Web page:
Are you using too much salt?
Do you want the good news or the bad news? The good news is that they are no longer calling for highs all week to be 34C or 35C. The bad news is that they are now calling for highs to be 35C or 36C. Looks like no runs for me...
Despite years of public health campaigns, salt consumption in Japan has not decreased as expected, recent research shows.High salt intake can lead to a range of health problems, including high blood pressure and hardening of the arteries, which could eventually cause strokes or heart attacks.
The Japanese diet has changed over the years, and traditional foods containing high levels of salt, such as miso soup and tsukemono (pickles), are no longer the sole culprits, experts say. They also say people in different age groups should be advised distinctly.
According to the annual National Health and Nutrition Survey by the Health, Labor and Welfare Ministry, the average sodium intake in Japan was 10 grams a day in 2014.Although that is down from 11.2 grams 2004, the anti-sodium campaign has not been a big success, given that total daily calories consumed have decreased by more than 15 percent over the past 40 years.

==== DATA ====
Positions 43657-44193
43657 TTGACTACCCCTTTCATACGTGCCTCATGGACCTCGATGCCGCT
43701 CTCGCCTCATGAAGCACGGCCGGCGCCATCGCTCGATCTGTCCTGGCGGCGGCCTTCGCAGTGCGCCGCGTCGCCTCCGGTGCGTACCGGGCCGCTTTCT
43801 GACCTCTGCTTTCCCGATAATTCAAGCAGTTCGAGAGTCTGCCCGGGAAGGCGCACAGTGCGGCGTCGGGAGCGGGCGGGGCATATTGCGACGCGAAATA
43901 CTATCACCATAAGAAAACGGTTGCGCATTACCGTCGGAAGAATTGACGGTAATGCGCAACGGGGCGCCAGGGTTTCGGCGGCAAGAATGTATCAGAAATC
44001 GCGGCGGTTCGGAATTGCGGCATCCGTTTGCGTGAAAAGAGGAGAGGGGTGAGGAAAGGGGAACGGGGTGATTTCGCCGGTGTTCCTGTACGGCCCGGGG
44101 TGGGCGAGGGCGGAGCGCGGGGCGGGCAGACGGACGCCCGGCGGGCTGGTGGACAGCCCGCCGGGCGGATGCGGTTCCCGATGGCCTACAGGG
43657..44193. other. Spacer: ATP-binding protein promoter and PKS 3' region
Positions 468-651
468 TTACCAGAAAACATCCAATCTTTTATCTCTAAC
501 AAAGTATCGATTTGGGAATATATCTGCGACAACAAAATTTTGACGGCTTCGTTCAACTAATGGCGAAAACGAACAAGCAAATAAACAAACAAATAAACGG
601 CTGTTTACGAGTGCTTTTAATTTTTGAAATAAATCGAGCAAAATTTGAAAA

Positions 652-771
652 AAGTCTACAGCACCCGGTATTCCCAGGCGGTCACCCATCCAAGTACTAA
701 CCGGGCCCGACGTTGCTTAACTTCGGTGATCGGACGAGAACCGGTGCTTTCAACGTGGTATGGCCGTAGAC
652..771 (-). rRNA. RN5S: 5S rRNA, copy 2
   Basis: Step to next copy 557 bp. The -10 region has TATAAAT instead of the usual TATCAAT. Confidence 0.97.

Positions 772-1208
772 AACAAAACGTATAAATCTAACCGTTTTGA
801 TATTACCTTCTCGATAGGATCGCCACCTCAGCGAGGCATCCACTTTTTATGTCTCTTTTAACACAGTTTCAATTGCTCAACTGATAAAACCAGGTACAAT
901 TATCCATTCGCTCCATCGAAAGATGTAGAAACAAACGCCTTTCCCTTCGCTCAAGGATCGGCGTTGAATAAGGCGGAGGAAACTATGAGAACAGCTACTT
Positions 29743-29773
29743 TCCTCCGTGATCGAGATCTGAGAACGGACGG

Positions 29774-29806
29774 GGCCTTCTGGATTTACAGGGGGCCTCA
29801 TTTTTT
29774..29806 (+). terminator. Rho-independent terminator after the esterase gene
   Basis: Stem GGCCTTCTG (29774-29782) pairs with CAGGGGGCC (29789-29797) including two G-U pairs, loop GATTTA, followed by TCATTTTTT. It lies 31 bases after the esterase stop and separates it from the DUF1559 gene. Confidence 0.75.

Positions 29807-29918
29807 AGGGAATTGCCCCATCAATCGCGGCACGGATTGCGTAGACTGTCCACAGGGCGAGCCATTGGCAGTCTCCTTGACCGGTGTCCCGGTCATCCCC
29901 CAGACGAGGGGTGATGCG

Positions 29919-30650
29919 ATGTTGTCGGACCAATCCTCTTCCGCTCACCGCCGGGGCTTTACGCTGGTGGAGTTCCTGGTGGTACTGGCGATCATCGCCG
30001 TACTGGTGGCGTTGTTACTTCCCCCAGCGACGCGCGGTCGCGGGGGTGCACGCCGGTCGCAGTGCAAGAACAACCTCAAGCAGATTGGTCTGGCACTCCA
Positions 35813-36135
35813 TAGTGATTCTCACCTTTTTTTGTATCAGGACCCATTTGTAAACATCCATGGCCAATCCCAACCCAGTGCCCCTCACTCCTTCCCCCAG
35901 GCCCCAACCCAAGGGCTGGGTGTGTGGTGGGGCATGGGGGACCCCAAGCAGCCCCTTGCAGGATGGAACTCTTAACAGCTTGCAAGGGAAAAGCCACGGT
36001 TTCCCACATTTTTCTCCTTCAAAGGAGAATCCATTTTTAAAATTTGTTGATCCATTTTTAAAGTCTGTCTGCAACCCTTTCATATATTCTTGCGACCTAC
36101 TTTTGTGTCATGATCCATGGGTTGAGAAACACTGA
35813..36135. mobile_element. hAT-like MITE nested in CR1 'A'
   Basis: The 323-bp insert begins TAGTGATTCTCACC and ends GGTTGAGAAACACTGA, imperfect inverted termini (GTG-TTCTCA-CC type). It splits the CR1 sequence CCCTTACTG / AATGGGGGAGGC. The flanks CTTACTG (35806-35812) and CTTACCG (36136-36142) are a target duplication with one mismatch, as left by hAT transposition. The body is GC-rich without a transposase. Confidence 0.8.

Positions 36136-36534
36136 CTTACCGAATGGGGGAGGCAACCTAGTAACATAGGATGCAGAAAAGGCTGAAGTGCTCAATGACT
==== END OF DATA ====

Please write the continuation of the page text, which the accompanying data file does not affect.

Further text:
“Japan has lagged behind others in grasping the amount of salt people take from different foods,” said Satoshi Sasaki, a nutrition professor at the University of Tokyo.To determine what food contributes to sodium intake and by how much, Sasaki, worked with nutritionists nationwide in 2013 to measure the precise amount of sodium discharged by 760 healthy people who agreed to undergo urine tests.In addition, he asked the participants to log their diet history as rigorously as possible, down to the volume of soy sauce dropped on a tiny plate.The results showed that average salt intake per day was 14 grams for men and 11.8 grams for women. The figures were far above the government’s goal of reducing intake to less than 8 grams for men and 7 grams for women. The World Health Organization recommends an intake of 5 grams.
According to a 2013 survey published in the BMJ Open, an open-access journal run by BMJ Publishing Group, Japan ranked 15th in the world in daily salt consumption in 2010 at 12.4 grams, with the highest sodium consumers in Kazakhstan, at 15.2 grams a day. As a whole, Asian countries ranked high on the list of 187 nations surveyed. By category, Japanese consumed salt from seasonings, bread, noodles and other processed foods. In particular, soy sauce, salt and miso were major culprits, meaning that it’s not the food itself but the way it is cooked or seasoned that ultimately influences levels in the body, experts say.
I wonder what my salt intake is like...I'm guessing it's probably lower than average because I don't often eat tsukemono and cook almost every meal at home-often without any salt at all in it. How about you? Do you use a lot of salt? Maybe you should think about cutting back...
Have a great day!